I absolutely agree with him. I could sit here all day and write about how ridiculous it is to censor fiction. I feel like I would be repeating key points made in last week’s editorial. But, to censor fiction is to do something else entirely. The Walrus’ claim is that they want more “family-friendly” material. Perhaps I’m missing something, but unless a nine-year-old is picking up a copy of The Walrus, I really don’t know who this new rule is meant to benefit. This new path of theirs is doomed to lead readers to a finish line of caution tape. And for what?

I think one giant publication making a move like this sets the tone for others to follow suit, and that’s a problem. Where would the limit be? Who would these rules reach?

Take last week for example. Just last Friday, I was at the Hart House, watching their first play of the 2016-17 year, Tideline. Not to click-bait our own articles, but you’re more than welcome to read the full review in arts this week. For some context, Tideline follows a young man named Wilfred, as he returns to his father’s home country so he can bury him there. But I’m going to skip over a review of my own, and jump right into the mature subject matter of the play. As Wilfred arrives in his father’s unnamed home country, he is welcomed into the house of a wealthy man who describes the horrors of the war that the country faced. He then goes on to describe, in detail, how a father was murdered, stripped naked, and sodomized with a wooden stake until he become erect. The soldiers then placed his daughter, no older than 10, on top of him as she begged them to stop.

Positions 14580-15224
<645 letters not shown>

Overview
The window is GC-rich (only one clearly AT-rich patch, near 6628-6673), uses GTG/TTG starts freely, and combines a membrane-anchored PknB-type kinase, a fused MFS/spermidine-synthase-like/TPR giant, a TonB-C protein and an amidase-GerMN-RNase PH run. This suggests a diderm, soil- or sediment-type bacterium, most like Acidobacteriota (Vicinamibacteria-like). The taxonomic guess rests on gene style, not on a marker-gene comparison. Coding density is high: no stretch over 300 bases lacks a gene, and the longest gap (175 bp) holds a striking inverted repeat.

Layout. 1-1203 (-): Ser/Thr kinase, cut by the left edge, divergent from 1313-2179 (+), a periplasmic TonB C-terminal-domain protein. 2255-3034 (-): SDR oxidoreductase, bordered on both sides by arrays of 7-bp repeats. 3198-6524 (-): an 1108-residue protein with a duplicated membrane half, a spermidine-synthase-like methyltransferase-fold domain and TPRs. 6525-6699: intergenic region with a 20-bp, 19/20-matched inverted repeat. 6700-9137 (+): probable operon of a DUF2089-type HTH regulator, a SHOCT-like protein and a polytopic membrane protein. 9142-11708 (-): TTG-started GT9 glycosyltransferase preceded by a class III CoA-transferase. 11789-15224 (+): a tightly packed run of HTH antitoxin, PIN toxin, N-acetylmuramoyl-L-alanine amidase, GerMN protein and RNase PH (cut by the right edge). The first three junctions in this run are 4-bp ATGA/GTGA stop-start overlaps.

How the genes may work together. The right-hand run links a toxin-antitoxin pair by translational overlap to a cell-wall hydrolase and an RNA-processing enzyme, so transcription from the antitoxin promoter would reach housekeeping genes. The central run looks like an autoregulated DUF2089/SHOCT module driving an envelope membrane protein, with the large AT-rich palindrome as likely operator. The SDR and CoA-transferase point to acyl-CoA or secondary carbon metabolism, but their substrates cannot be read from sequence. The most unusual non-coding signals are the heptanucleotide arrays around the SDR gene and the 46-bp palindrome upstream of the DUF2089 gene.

I’ve been to many Hart House plays, and I’ll admit that that definitely isn’t something I ever expected to hear in a student production. Especially because the man telling the story had no sympathy. It was told as a funny anecdote to his dinner guests.

This is just one example of hundreds. Thousands. But pushing the boundaries like this is something I want out of my art. Is it disgusting? Yes. Is it disturbing? Of course. But did it serve a purpose in showing the brutality of war? Check that box, too.

It would be an unbelievable disappointment to see scripts with scenes like these be censored. These are the horrors of war being displayed to the audience. They shouldn’t be hidden away if the Hart House ever decides they want more family-friendly material for themselves. This kind of adjustment asks artists everywhere to sign a death certificate for their creativity.

Back when I was still in my creative writing class, I told a friend of mine that I wanted writing to mess me up. I wanted authors to shove graphic material in my face—because first, it’s the author’s right, and second, I don’t care, nor have I ever really cared, for stories that left me with a happy ending. I wanted something I could relate to. I wanted something that would shock me. I always want to read something that proved the author wasn’t writing to please an audience.